Dream Notes: Hello Icarus, Taking Dreaming To the Next 'Level'
by phil on Monday Mar 22, 2004 1:10 PM
This is what I'm talking about when I say "pursuit of passion."
I'm working on lucid dreams which are dreams that you can control.
Today, middle of Spring Break, middle-of-the-day nap, I had one of the trippiest semi-lucid dreams. I dreamt I was falling asleep in class, and that I was lucid dreaming, which led me to a new, nested level of dreaming. Then when I woke back up in the class, I start spreading the good word about lucid dreaming while skirting over topics of metaphysical goop.
More details follow, including side notes to fellow oneironauts (explorers of the dream space).
The spaces I'm in have become more detailed. I'm in a classroom that, from the top-level, is like a rectangle of two squares with one square shifted to the right, similar to the S-Piece in Tetris. I'm sitting in the front square by the professor who looks like blog-buddy Michael Shanks (view his blog). We have the bigger desks in the front seats while as the back square of the room is just filled with chairs. There are blackboards on every side of every wall, the ceiling is high like a cathedral and in the front hangs a metallic rendition of Matisse's Icarus. I'm observing more detail in my dreams now that I've been diligent about dream recall.
Note: When I say that I observe more detail, what I really mean is that I remember more detail. There is massive information that amateur dreamers forget, and they mistake it for having not actually happened.
Sitting at the desk, I fall asleep and then wake up partially. My eyes are half-closed and I feel like I'm somewhat blind. I walk around, and bump into things. I see one thing, move toward it, see another thing, and then move thusly. It makes me look like an old man, and the other students are making fun of me.
There are two students that I remember from my past who are there. One is a chubby, goateed Indian, Sanjit, and another is my old roommate, Joel who is a military-buff, blond-haired, blue-eyed youth. Sanjit sits in the front next to me and is shaking his head the whole time as I explain to the class that I really feel like I'm blind. Joel is also laughing, and so he starts writing teasing epithets on the blackboard in the back square of the room, which gets a good laugh from the other classmates. The good professor is skeptical but doesn't doubt me completely.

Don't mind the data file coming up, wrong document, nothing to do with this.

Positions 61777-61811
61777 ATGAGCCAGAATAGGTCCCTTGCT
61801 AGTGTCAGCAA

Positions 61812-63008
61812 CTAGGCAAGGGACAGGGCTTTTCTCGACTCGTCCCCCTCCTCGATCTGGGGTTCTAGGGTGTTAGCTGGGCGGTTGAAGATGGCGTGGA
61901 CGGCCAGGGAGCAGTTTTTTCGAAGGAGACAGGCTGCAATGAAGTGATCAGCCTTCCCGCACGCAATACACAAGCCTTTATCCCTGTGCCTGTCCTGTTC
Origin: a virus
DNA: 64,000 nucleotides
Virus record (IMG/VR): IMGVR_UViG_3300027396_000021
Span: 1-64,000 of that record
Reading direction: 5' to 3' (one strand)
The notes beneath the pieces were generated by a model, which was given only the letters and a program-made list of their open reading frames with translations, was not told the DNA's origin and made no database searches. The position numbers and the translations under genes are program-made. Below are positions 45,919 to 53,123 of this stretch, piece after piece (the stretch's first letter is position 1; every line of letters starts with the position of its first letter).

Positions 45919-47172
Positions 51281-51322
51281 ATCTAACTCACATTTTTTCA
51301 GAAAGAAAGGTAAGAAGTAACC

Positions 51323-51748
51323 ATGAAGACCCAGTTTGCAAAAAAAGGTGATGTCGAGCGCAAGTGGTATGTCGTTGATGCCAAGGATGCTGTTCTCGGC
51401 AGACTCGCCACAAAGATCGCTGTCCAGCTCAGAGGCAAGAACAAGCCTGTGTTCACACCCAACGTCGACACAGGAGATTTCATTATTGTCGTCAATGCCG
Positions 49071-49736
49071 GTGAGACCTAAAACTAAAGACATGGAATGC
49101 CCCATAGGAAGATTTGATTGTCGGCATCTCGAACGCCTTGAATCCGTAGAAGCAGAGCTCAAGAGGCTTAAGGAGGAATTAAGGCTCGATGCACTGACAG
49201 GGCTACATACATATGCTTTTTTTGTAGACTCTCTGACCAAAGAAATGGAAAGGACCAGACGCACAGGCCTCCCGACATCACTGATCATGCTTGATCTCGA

Note: Afternoon naps have the highest yield of lucid dreams for me. (and by "have" I mean, "have and remember," because we most likely have these dreams but forget)
I fall back asleep at my desk during a lecture, and I find myself by a canal or a river, not unlike being by the Seine River in Paris, with these angled blocks that lead down to the water. There are cobbled stones and a moderate population of people roaming around on this sunny day. I bump into David Blatt who is having a bite with one of my friends about how happy he is that they are working together for next year's school elections. I nod a "wassup" to them, but internally I am disgusted that my friend is cavorting with these evil conservatives. Then, a short, energetic African-American kid, Tony from my freshman year at college, comes running down the slope like he always does. He's running away from me but then he decelerates, does a 180 and is like, "Phil! Dawg! Wassup!" We exchange small talk, and then I disappear back into my classroom.
Note: I'm starting to feel like an oneironaut, and it's exciting. Before my nap, I laid myself oblong on the sofa, and said to myself, "okay, it's time to visit this fantasy alternate dimension of mine." And I felt like I was slipping into an imaginary pod to slide through space.
When I return back to my class, I don't feel like I'm dreaming the class. I feel like the class is the waking life and that I'm having these wild dreams of Paris. When I return, I'm still partially blind. I explain this to others with the theory that I'm actually still asleep on some level and can negotiate both the dream life and waking life at the same time. This is telling because today, in the waking life, I had only gotten four hours of sleep and so I must be expressing a desire to somehow recover my sleep debt. Once again I'm treated with skepticism, and so I try to back to sleep and reach Paris to prove my "theory."